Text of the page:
Block on Trump's Asylum Ban Upheld by Supreme Court
In a surprising turn of events for Bill Cosby, the First Circuit Court of Appeals upheld a lower court ruling requiring the disgraced celebrity's insurer, AIG, to provide his defense in the defamation cases filed against him.
While the policy's terms regarding its duty to defend have exclusions for sexual misconduct, among many others, the court found that the defamation claims did not fall under the exclusions. The court was also adamant that their holding was case specific, and rather narrow to apply only to a policy holder.
The specific exclusion in the policy stated that claims "arising out of" sexual misconduct would not trigger the requirement. The court's analysis turned on the phrase "arising out of." It explained that the phrase, according to prior precedent, lands somewhere between "proximate causation" and the "but for" standard. It further reasoned that due to ambiguity between the way the phrase is used in Cosby's homeowners and umbrella policies, the court explained that less specific usage controlled because ambiguity in insurance contracts are read to favor the insured.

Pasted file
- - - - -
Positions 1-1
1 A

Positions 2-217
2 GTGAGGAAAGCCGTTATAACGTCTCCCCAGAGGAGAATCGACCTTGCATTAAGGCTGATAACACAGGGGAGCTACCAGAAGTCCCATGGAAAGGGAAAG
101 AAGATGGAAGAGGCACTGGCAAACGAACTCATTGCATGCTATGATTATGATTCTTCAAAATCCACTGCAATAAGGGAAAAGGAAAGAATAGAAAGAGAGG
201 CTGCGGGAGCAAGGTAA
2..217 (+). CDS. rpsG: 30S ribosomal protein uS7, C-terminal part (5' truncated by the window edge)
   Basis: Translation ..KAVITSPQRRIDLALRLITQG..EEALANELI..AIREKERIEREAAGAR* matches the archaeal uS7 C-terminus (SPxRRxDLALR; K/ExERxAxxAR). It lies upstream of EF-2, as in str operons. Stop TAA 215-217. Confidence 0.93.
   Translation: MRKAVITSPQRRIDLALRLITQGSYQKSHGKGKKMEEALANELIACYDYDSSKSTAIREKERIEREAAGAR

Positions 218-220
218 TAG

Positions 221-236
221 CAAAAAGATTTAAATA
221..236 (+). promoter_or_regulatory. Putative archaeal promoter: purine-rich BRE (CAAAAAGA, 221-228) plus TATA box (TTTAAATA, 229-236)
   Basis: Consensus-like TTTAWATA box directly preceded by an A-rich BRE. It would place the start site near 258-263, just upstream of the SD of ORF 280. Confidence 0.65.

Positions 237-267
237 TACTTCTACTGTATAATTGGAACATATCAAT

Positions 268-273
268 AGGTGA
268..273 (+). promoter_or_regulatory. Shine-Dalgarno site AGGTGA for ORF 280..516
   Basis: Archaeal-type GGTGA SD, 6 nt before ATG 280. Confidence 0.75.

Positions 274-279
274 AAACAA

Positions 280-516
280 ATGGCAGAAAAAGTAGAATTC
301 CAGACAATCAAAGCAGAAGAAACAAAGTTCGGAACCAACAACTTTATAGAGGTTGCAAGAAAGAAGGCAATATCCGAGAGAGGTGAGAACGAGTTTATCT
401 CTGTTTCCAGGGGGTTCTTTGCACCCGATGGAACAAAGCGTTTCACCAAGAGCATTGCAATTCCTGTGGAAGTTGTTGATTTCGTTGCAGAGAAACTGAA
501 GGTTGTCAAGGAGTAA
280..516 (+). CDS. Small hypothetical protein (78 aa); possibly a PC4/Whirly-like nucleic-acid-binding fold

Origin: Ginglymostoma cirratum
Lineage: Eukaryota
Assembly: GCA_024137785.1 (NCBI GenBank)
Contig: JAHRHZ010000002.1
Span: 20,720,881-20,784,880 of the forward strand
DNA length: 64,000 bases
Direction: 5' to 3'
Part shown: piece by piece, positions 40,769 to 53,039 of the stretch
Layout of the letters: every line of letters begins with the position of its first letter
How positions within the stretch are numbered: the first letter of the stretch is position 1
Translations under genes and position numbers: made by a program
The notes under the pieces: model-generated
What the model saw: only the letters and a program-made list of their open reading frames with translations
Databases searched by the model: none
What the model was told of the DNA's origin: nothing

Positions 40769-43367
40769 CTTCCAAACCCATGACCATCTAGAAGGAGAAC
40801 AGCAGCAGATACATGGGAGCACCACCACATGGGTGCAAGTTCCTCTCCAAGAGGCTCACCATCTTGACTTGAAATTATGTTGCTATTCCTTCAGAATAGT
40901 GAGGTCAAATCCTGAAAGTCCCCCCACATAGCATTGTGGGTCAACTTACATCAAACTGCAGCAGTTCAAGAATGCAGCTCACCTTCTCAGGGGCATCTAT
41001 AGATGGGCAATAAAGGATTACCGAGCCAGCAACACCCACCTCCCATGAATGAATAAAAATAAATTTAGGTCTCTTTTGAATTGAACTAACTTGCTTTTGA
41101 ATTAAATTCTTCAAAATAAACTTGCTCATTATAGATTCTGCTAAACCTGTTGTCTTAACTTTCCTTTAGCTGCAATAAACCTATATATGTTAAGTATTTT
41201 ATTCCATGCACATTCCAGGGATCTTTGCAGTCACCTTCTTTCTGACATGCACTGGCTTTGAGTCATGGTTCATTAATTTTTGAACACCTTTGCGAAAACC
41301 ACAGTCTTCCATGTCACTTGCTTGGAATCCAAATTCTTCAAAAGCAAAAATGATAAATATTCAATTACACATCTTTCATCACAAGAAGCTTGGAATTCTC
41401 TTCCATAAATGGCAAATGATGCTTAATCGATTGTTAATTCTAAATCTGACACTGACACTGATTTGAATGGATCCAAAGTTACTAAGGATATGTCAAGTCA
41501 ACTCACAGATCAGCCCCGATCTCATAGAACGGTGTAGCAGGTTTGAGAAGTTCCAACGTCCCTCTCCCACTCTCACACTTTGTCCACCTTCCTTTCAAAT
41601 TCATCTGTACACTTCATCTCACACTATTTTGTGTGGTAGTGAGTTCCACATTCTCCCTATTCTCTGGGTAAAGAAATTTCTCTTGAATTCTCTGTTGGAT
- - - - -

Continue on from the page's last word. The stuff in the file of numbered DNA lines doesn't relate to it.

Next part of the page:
While Cosby may have come away with a win in this court battle, the court clarified that there is a distinct difference between an insurer's duty to defend and duty to indemnify. This ruling only provided that Cosby's insurer is required to provide a defense. If a judgment is rendered against Cosby, it is expected that a subsequent declaratory action will be filed to decide that issue.
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